This chapter contains concepts and results from the field of hyperbolic dynamical systems. We define uniform and nonuniform hyperbolicity, and go on to describe Pesin theory, which creates a bridge between nonuniform hyperbolicity and the ergodic hierarchy.
Hyperbolic dynamics, loosely speaking, concerns the study of systems which exhibit both expanding and contracting behaviour. Hyperbolicity is one of the most fundamental aspects of dynamical systems theory, both from the point of view of pure dynamical systems, in which it represents a widely studied and thoroughly understood class of system, and from the point of view of applied dynamical systems, in which it gives one of the simplest models of complex and chaotic dynamics. However the pay-off for this amount of knowledge and (apparent) simplicity is severe. While hyperbolic objects (for example certain fixed points and periodic orbits, and horseshoes, like that constructed in the previous chapter) are common enough occurrences, these are arguably of limited practical importance, as all these objects comprise sets of zero (Lebesgue) measure. There are only a handful of real systems for which the strongest form of hyperbolicity (uniform hyperbolicity) has been shownto exist on a set of positive measure. Typically, uniformly hyperbolic systems tend to be restricted to model systems, such as the Arnold Cat Map (Arnold & Avez (1968)), or idealized mechanical examples, such as the triple linkage of Hunt & Mackay (2003).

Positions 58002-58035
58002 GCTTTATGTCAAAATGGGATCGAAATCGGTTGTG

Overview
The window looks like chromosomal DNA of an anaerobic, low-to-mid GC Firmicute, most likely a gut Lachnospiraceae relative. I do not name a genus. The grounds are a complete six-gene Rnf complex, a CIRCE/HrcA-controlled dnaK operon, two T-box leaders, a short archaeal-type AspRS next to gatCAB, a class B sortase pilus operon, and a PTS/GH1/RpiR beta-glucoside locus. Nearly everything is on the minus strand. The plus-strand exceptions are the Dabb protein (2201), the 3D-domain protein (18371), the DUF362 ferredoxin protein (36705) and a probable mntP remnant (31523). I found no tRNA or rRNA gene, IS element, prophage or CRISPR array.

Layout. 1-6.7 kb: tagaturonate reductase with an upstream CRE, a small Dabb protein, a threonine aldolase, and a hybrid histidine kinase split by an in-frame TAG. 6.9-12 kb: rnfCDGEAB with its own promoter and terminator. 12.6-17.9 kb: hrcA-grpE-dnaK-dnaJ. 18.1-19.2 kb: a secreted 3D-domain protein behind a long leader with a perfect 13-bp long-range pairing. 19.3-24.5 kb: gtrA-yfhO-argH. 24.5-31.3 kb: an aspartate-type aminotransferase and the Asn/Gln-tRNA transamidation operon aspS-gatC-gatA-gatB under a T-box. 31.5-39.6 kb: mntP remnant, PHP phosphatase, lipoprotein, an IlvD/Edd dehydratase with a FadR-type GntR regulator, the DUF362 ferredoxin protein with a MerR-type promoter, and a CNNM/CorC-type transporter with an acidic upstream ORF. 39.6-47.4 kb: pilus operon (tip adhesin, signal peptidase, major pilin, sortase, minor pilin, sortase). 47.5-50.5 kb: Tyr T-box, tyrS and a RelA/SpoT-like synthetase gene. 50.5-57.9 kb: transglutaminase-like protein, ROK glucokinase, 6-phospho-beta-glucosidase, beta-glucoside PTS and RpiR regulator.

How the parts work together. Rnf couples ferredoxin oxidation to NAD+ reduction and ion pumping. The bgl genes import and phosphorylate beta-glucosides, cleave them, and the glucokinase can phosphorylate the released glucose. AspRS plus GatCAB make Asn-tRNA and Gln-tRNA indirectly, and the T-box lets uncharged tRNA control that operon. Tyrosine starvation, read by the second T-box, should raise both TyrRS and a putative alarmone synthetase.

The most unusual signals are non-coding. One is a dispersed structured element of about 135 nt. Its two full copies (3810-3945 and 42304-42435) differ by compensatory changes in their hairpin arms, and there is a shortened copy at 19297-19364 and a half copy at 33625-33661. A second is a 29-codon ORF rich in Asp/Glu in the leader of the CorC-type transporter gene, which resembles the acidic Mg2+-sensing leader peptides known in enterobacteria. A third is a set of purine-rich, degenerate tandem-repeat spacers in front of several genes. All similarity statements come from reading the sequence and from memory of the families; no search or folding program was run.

Weaker forms of hyperbolicity have been studied in great detail, and powerful results exist linking these to mixing properties, but still any sort of hyperbolicity is not a straightforward property to demonstrate.